I live in Alaska and eat fresh salmon from my freezer regularly, but do you think I have a salmon recipe posted on my website? Nope, not a single one. You see, I've had salmon prepared just about every way imaginable. Like most Alaskan kids, I've been eating it my entire life.
My family has caught them, gutted and cleaned them, smoked them, canned them, fried and baked them, and even fed them to our cats (Halibut and cod included, and no - I'm not joking. Although my mom would only give the cats the freezer-burnt fish).
We probably ate salmon and halibut more frequently than chicken or beef growing up.
Out of all of the ways I've had salmon, smoked is still my favorite. Nothing beats the taste of fresh caught and smoked salmon. It's the best (although these burgers are really high on my list too)!
I'm so accustomed to eating salmon that posting a recipe for baked or grilled salmon for all of you just wasn't going to cut it. Nope. In order for this Alaska chick to finally post a recipe for salmon it had to be something extra special (the baked and grilled recipes will come later).
I promise you these Slammin' Alaska Salmon Burgers with Garlic Dill Aioli were well worth the wait. These burgers are moist, flavorful, and even better yet - gluten free, grain free, and packed with heart healthy omega 3 fatty acids.
And these are particularly popular with children. My girls gobble them up and it is rare that we actually have any leftovers whenever I make them.
The Garlic Dill Aioli is a wonderful addition to these salmon burgers; however, the sauce is optional. The burgers are perfectly flavored and seasoned, making them excellent on their own. But, don't let me dissuade you. If you are a garlic lover, the Garlic Dill Aioli packs a powerful punch of flavor. It's delicious - and not just for pairing with salmon burgers.
For the Slammin’ Alaska Salmon Burgers
- 1.75 pounds Alaska wild caught salmon fillet, skinned & deboned (I use sockeye)
- 3 tablespoons mayonnaise
- 2 tablespoons fresh squeezed lemon juice
- 1 large egg
- 1 garlic clove, minced
- ¼ teaspoon dried dill
- ¼ teaspoon sea salt
- ¼ teaspoon ground black pepper
- ⅓ cup almond flour, gently packed
- ¼ cup cilantro, chopped
- ¼ cup green onion, chopped
- oil, for frying
For the Garlic Dill Aioli
- 2 garlic cloves, minced
- ⅛ teaspoon sea salt
- 2 egg yolks
- 2 teaspoon fresh squeezed lemon juice
- ½ teaspoon Dijon mustard
- ½ teaspoon dried dill
- ½ cup olive oil
- To make the Slammin’ Alaska Salmon Burgers, cut the salmon into 2 inch chunks, and combine ⅓ of the pieces with the mayonnaise, lemon juice, egg, and garlic in a food processor and process until the mixture turns into a paste.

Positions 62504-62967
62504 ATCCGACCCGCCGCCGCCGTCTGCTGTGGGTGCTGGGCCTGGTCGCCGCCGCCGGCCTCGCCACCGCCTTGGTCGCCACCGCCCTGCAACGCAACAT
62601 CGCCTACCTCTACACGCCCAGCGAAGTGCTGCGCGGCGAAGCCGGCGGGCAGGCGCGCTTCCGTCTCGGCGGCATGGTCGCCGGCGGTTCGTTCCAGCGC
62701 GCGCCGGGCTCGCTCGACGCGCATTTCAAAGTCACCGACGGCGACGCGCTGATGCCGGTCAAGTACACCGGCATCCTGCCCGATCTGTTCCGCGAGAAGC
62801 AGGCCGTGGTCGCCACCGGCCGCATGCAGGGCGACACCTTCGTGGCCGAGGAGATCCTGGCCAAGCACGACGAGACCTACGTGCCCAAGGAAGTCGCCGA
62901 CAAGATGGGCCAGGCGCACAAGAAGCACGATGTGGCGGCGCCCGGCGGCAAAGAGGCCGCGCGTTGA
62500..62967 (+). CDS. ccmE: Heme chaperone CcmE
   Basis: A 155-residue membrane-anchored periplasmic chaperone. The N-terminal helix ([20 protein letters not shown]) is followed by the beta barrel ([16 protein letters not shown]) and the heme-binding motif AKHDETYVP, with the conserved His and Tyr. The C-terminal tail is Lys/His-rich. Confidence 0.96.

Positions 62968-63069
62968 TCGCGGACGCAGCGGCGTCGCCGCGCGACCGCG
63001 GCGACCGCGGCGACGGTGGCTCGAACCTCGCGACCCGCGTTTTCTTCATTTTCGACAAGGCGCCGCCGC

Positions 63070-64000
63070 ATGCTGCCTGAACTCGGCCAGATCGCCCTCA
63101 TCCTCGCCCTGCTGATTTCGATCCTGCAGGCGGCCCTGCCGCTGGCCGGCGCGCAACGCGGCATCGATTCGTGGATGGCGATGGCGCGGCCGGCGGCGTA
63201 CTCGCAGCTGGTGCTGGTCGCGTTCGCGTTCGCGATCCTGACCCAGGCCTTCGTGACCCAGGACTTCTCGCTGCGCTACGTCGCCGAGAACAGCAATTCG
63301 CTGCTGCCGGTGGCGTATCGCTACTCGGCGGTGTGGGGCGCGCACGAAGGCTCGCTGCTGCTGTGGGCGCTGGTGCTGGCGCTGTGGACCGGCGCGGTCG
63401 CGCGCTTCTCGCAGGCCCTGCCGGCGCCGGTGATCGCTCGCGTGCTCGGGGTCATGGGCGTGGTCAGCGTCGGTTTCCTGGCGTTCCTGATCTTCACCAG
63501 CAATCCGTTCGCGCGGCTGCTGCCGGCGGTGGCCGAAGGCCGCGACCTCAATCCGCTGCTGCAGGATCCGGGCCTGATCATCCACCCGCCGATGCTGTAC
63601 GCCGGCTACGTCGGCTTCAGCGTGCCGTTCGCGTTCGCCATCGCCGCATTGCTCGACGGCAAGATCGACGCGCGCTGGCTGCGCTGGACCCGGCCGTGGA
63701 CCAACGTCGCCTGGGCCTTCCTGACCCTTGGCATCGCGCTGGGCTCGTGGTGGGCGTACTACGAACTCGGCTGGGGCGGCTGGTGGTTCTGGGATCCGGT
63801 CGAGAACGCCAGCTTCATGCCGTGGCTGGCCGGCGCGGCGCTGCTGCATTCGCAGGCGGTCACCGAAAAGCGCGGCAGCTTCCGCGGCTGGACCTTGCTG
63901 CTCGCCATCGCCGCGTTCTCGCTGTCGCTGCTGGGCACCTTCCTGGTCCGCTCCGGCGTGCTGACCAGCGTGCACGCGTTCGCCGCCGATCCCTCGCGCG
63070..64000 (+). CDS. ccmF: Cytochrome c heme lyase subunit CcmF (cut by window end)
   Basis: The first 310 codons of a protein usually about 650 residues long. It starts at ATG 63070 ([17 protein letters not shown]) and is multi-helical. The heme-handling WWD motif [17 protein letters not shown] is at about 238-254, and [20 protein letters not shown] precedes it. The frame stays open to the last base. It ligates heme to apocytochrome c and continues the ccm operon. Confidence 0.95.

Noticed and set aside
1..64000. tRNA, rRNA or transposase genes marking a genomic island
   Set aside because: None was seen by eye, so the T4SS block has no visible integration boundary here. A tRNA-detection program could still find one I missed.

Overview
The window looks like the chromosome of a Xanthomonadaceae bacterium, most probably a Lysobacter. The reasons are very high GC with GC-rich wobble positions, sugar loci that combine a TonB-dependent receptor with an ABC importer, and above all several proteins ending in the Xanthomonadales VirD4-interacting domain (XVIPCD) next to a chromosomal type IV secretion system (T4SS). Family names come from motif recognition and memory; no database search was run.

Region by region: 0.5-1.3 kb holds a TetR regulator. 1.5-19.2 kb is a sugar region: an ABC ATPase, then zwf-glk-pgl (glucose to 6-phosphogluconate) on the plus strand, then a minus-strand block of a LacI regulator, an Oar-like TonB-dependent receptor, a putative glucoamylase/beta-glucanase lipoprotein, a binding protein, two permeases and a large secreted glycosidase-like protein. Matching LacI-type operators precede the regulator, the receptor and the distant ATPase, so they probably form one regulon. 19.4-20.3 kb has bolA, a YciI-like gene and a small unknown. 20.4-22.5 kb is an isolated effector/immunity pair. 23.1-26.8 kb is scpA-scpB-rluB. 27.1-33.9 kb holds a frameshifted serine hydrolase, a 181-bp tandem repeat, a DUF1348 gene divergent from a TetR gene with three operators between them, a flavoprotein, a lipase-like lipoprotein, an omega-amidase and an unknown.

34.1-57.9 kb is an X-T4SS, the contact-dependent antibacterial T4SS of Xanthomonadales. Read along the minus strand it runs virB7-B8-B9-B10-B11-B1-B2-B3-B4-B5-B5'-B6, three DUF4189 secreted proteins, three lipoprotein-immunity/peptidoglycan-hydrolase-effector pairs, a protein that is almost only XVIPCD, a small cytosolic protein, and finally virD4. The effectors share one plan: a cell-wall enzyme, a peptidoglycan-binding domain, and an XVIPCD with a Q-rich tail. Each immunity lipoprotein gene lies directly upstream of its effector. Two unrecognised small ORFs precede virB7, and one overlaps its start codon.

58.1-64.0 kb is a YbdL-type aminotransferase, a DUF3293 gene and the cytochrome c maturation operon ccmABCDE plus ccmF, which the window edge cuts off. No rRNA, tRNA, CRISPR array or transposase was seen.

- Add the remaining salmon pieces and pulse until the larger salmon pieces are partially combined with the paste mixture. Do not over process; ¼ inch pieces of salmon should remain.
- Place the mixture into a bowl and stir in the dried dill, sea salt, black pepper, almond flour, cilantro, and green onion. On a baking sheet lined with parchment paper, form into 6 patties, packing firmly.
- Heat a skillet over medium heat. When the pan is hot, add 2 tablespoons of oil and let it warm. Transfer the patties using a sturdy spatula to the hot pan. Cook the burgers, 3-4 minutes per side, or until they are just cooked through and crisp and golden. Be careful not to overcook. Add more oil to the pan as needed.
- To make the Garlic Dill Aioli, mash the minced garlic with the sea salt until it’s a paste. Combine the garlic paste, egg yolks, lemon juice, Dijon mustard, and dried dill in a medium sized mixing bowl. Whisk until the yolk mixture is frothy and bright in color. Slowly drizzle in a few drops of olive oil at a time into the yolks and continue to whisk constantly until all of the oil is incorporated and the mixture emulsifies. Chill in an airtight container in the refrigerator.
You don't have to have a food processor in order to make these burgers, but it does make the process much easier. In lieu of the food processor, simply follow the instructions above and use a good sharp kitchen knife!
In regards to deboning salmon, sometimes I'll use my fingers to pull the bones out and sometimes I'll use a pair of tweezers. Either way you choose, the bones come out easier if you pull them out going against the grain of the salmon.
We are a participant in the Amazon Services LLC Associates Program, an affiliate advertising program designed to provide a means for us to earn fees by linking to Amazon.com and affiliated sites.
All my love!